Straide man documents weather
extremes in Mayo

Straide man, Martin Sweeney has always been fascinated by the weather. It was a hobby that evolved and grew after he was presented with a shortwave radio receiver by his brother Jimmy back in 1958.

At the time Jimmy was working on the Cunard ships and shortwave radio was the only way of picking up news from around the world when you were hundreds of miles out at sea. The receiver facilities allowed Martin to tune in to the Volmet weather station and the numerous daily reports for aircraft on the Atlantic route and other areas as well as the shipping forecasts.

Last Tuesday evening, Martin launched "Climate of Straide 1963 -1999 and Weather Extremes in Mayo During the 20th Century" at a reception in the County Library in Castlebar. Friends and neighbours were there to wish him well and celebrate the publication of the first book of records of its kind in the country.

Mayo County Council, in association with the County Library, were the sponsors of the publication and there to see the project reach fruition were Austin Vaughan, Mayo County Librarian (and a native of Clare) and Gerry King, Acting Assistant Librarian, who hails from Martins home village of Straide.

Austin Vaughan described the entire venture as a labour of love for Martin. "He has an immense knowledge of weather facts and lore and this combined with his love of his native Straide makes this a unique and valuable record of our weather in Mayo over the past 38 years. I wish to extend congratulations to Martin for making what might have been a very dry(!) subject into a fascinating piece of social history," said Austin.

Cllr. Jimmy Maloney, chairman of Mayo County-Council and Fr. Dermot Burns, P.P., Straide, joined in the words of congratulations to Martin on his notable achievement. The privilege of declaring the book launched belonged to myself on this occasion.

This was a memorable evening for Martin who outlined the background to his interest in weather-related matters and the start of his weather station in Straide in the early 1960s. Each month over the past few decades he has filed regular reports for Met Eireann and his station in Straide is one of just three that features from Mayo in the monthly publication of data by Met Eireann.

The tables outlining the rainfall for Straide from 1963-1999 as well as tables featuring the average maximum air temperatures from1970-1999 together with other intriguing facts in relation to numbers of wet days and hours of bright sunshine are contained here. They were formulated from Martin's home-kept records and typed up by Joan Geraghty from the Centre for the Unemployed in Castlebar who did a fine job in the process.

One of the most poignant entries in the book is in relation to October 28th, 1927: "Friday October 28th was a stormy wet day in Mayo as a deep depression was moving NE towards the west coast. By evening the wind became calm and at 6 p.m. the herring fishermen on the west coast of Mayo and Galway put to sea in curraghs with the sudden improvement in the weather.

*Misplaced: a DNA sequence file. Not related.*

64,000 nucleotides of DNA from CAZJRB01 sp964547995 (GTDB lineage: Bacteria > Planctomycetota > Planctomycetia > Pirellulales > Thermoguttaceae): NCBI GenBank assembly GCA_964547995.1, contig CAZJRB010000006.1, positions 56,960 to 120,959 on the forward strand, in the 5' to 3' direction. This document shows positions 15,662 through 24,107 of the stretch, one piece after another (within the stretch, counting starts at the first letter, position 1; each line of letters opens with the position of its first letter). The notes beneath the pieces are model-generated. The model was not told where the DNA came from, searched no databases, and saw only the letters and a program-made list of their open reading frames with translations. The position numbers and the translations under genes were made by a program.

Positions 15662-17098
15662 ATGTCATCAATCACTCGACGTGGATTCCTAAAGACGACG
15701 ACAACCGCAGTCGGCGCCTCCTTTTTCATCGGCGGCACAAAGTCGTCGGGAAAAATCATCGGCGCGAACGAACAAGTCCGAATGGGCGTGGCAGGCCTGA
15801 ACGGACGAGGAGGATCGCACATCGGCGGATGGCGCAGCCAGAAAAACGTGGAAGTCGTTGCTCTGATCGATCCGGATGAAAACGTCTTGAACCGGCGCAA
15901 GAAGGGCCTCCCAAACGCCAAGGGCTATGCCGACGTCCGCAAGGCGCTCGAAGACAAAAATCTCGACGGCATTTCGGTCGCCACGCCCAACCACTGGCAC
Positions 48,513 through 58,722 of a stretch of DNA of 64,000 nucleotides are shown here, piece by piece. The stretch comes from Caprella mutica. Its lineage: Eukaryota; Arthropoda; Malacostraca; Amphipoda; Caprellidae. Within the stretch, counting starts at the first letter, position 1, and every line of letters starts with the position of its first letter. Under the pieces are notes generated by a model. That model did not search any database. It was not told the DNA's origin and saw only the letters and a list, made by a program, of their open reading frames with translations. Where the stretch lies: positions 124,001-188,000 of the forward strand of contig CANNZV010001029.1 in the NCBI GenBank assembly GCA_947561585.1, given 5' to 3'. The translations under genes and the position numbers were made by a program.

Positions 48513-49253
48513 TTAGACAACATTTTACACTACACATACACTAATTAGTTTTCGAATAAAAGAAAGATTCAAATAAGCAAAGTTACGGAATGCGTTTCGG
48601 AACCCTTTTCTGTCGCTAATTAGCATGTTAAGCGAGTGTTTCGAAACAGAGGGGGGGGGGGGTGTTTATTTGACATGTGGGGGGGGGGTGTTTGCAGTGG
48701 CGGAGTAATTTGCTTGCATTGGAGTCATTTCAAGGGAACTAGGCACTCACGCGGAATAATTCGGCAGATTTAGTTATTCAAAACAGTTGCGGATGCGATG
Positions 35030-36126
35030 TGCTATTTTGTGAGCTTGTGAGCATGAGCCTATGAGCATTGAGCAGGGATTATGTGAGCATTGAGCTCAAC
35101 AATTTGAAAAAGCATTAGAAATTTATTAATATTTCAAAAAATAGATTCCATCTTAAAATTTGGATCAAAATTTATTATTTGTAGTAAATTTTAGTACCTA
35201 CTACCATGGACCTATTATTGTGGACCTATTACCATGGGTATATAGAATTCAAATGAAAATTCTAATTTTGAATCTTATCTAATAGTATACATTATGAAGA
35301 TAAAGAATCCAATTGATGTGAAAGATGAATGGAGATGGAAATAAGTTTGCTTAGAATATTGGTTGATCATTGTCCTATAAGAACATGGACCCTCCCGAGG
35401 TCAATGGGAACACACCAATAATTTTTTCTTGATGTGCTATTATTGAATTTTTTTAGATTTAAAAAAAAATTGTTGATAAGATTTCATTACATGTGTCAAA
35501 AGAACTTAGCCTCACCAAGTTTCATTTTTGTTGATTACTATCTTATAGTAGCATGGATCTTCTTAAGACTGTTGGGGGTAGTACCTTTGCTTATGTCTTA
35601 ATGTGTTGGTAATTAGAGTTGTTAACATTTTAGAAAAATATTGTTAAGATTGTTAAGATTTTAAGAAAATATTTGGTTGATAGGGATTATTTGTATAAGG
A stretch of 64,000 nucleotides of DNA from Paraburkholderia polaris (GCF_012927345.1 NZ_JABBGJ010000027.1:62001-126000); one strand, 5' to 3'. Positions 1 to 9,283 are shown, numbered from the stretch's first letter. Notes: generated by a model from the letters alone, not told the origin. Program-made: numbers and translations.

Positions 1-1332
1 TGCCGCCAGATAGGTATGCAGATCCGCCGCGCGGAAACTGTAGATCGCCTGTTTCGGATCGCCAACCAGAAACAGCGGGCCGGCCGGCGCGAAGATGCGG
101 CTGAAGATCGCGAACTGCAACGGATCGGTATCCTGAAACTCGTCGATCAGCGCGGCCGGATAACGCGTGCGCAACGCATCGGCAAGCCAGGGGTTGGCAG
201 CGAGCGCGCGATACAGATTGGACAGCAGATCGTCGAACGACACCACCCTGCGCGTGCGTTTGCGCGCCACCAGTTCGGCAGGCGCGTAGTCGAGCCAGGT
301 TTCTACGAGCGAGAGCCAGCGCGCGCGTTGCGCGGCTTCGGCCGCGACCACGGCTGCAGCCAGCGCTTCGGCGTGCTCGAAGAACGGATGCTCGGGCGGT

However, they were not aware that the calm winds were associated with the centre of a storm depression, and at 7.30 p.m. when the storm centre moved to the NE, the winds suddenly increased to westerly storm force 10. Forty five fishermen were drowned in stormy seas, including 10 from Iniskea and 9 from Lacken. Two fishermen survived when the curragh was blown ashore at Tirrahe on the Munet Peninsula".

There is also a brief mention of the famous weather report despatched from Blacksod to London on June 4th, 1944 by Ted and Maureen Sweeney. "The Blacksod Weather Station sent a routine weather report indicating a sudden change to bad weather and on receiving this very important report, the Allies delayed the invasion of the Normandy beaches by one day."

The background to the Big Snow of '47 is briefly outlined by Martin. "After several weeks of very cold east winds from Russia, snow and strong winds set in on the night of Monday, 24-25th. The blizzard became severe on the afternoon of the 25th. With heavy and drifting snow and near zero visibility, diminishing by about 4 a.m. on the 26th, three people died in the blizzard in the Bellacorriek area.

"Most of the snow was swept into huge drifts which spanned across roads and railways and rivers, and Mayo was paralysed for a week. Severe frost followed and the snow lay on the ground for two and a half weeks. A few drifts survived on high ground until May. 1947 was rated as the coldest Winter of the century."

Hurricane Debbie in September 1961, a small tornado near Ballyhaunis on the 8th November, 1977 and the record rainfall of the 27th October, 1989 in Mayo are all given honourary mention here.
The general is delightfully interspersed with the local and Martin tells us that on the night of the 20th March, 1992, a severe thunderstorm struck the village of Muchanagh, three miles NW of Straide at 10 p.m. "There was extensive lightning damage. A power cut interrupted the Straide bingo." As politicians know, all things are truly local!

Martin, who for many years was a postman in the Straide area, is one of nature's gentleman and is very well known on the local card playing circuit. He still finds time to 'dabble' in shortwave radio and the various stations that operate on the bands.

"Two of the most interesting stations from a weather point of view are Sancta Maria in the Azores and Keflavik in Iceland as they are the most relevant to our climate. But I have my own favourite broadcast stations too like YLE in Finland and Radio Sweden to name but two," says Martin.

Copies of Martin's book are now available in the post offices in Straide, Bohola, Ballyvary and Foxford and retail at 8 euros or can be had direct from him in Straide for 10 euros which includes the cost of postage.

Courtesy of Michael Cummins and the Western People